Organ Meat Benefits: 8 Reasons to Add Them To Your Diet

Why You Should Eat Organ Meats

Organ meats are the healthiest foods in the world. But many people are afraid of them and miss out on the many benefits.

What if I told you there were secret, ignored foods that may help:

  • support immune function
  • improve skin
  • increase energy
  • improve libido

And that most nutritionists and the mainstream completely ignore them.

Read more here on the wild world of organ meats and which ones are best. 

What Are Organ Meats?

What exactly is organ meat, you ask? Well King Obvious, organ meats are the ORGANs of an animal including the liver, kidneys, brain, tripe (stomach), gizzard (digestive organ in poultry), sweetbreads (thymus and pancreas glands).

Animal organ meats and other components like bones and fat often provide nutrients that fuel the same organs in humans. That’s because the vitamins and minerals will be found where they are stored or used the most. For example, B vitamins that support detoxification are found in the liver – the body’s main detoxification organ. Calcium and phosphorus are found in the bones of animals and also support human bone health. Make sense? 

Your ancestors all ate nose to tail…because unlike you they didn’t have a butcher to go to that could just give them a ribeye.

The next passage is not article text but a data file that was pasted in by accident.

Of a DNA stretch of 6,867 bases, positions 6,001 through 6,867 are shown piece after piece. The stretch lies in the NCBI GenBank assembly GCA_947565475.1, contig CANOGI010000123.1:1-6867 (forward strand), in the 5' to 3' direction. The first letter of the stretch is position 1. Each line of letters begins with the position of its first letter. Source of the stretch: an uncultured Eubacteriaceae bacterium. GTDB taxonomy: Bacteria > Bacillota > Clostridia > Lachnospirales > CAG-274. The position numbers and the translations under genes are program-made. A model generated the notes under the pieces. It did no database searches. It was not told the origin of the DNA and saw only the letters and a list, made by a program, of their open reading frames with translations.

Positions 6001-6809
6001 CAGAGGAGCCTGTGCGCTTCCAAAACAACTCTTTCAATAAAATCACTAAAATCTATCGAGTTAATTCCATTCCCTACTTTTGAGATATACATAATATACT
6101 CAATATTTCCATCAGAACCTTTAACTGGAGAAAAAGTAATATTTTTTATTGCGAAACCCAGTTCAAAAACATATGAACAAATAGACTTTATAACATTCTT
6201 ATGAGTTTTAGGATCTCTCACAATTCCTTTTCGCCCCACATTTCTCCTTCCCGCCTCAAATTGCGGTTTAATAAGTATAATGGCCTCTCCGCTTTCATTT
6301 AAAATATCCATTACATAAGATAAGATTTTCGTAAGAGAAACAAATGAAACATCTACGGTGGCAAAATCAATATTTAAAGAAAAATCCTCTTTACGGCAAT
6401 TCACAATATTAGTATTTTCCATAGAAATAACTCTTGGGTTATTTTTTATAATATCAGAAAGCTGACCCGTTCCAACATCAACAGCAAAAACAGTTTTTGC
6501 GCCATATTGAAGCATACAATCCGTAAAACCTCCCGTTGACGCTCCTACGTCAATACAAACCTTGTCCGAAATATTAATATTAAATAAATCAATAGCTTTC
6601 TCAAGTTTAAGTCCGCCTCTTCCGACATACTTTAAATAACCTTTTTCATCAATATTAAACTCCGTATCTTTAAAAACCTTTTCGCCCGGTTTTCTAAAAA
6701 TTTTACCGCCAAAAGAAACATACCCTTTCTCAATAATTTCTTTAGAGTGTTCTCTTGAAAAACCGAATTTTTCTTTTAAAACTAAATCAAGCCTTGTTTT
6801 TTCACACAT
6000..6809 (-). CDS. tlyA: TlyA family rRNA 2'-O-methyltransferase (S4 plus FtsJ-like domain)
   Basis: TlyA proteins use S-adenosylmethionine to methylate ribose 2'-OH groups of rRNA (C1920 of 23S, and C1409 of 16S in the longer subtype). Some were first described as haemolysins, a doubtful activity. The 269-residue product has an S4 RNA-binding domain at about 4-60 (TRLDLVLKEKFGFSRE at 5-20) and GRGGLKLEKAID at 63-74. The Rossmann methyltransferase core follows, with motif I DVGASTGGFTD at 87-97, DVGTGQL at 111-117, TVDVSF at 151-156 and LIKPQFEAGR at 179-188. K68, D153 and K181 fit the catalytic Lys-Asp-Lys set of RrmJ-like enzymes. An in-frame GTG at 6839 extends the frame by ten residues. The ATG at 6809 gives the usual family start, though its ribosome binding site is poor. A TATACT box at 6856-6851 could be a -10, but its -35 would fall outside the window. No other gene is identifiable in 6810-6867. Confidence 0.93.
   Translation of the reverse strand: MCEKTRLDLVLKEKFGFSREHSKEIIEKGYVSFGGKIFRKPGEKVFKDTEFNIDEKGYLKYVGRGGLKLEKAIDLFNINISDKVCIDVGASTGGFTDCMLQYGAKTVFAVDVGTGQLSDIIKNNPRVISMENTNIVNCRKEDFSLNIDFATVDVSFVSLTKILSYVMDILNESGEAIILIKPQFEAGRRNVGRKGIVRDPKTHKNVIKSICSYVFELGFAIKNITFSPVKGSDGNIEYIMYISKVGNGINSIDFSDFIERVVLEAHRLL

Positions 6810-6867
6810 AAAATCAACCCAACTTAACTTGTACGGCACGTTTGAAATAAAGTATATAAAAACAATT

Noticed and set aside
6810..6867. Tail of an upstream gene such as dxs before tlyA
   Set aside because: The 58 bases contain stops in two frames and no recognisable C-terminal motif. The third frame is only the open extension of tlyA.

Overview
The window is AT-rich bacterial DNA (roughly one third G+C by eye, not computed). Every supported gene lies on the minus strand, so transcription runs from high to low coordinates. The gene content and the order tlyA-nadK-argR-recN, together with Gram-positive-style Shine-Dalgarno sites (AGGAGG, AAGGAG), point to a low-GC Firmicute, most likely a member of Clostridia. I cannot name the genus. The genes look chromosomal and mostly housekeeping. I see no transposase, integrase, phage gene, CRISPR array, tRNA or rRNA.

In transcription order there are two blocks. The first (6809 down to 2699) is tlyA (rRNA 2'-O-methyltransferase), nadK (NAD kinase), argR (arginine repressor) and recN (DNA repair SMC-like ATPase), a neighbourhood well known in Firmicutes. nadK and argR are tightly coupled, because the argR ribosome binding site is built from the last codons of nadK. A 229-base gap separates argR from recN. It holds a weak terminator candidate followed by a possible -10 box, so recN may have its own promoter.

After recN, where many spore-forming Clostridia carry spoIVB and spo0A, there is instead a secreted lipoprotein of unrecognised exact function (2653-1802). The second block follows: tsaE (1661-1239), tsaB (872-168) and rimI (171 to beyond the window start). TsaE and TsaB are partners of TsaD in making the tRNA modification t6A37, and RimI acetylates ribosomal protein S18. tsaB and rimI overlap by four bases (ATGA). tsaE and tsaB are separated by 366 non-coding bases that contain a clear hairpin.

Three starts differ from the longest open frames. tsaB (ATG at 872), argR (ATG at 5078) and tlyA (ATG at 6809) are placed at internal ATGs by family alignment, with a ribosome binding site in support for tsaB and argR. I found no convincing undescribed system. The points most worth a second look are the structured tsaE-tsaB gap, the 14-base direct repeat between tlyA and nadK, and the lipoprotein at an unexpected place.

Early hominids needed energy, nutrients and fatty acids. The table below from Cordain and Mann shows the energy calories, fat, protein and fatty acid content of foods  available to early hominids. 

Comparison of energy density, protein content, and AA & DHA in food sources to early hominids

As you can see, no one food contains sufficient amounts of fatty acids, high energy density (kcal) and protein. The highest energy foods like marrow are devoid of DHA. The highest protein foods are devoid of fat and DHA. And the highest foods in DHA did not have sufficient energy. 

The only way to get these all in sufficient quantities is by consuming the entire animal, nose to tail. 

The human body is the ultimate pinnacle of laziness…and I say that in the best way possible. Over time, instead of synthesizing nutrients on our own, we developed the capacity to steal nutrients from an animal and incorporate them into our own tissue. What do I mean by this? We would walk up to lions and growl at them loudly until they handed over their vitamin A….